"What the overall impact will be of the Act, assuming that it is ever brought into force, and more generally of the recent reforms, is difficult to predict, not least given the complexity and technicality of the new statutory provisions. One view voiced by various commentators, and a view I am inclined to share, is that if anything the Act is likely to reduce, rather than increase, the amount of information about children and other family proceedings which finds its way into the public domain."

7.    A similar view was expressed by barrister Lucy Reed, of St John's Chambers Bristol, who analysed the provisions of Part II of the Act in an article in the July 2010 issue of Family Law[19]. She wrote:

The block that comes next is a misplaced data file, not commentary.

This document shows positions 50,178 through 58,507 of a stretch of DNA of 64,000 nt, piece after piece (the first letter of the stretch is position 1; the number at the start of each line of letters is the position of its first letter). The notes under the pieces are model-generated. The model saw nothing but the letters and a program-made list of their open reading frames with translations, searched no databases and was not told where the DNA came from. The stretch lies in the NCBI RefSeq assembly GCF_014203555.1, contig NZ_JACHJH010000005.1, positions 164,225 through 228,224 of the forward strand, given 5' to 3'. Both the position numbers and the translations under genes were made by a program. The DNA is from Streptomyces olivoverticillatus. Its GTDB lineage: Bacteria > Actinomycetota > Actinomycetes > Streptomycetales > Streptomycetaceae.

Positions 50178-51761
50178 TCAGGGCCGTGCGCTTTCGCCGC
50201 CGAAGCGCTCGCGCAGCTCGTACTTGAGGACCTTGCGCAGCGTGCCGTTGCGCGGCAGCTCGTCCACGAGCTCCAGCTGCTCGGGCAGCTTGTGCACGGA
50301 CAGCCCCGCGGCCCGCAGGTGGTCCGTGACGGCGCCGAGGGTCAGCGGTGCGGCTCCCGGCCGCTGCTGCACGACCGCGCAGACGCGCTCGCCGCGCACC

"It will be seen from the length of this "summary" that the new provisions are complex and one might anticipate a considerable degree of confusion particularly on the part of the media as regards the meaning and operation of the new provisions. In the context of the current national crisis in the newspaper industry it will be interesting to see how many nationa—let alone local—papers are able to satisfy the requirement to attend court in order to source information for the purposes of publication. It may be that in the current economic climate the journalistic resources are simply not deployed for these purposes except in a very few cases. This is particularly so where there is still no change to the arrangements relating to access to documents, although as ever it is still open to an individual journalist to make an application to the court for sight of documents.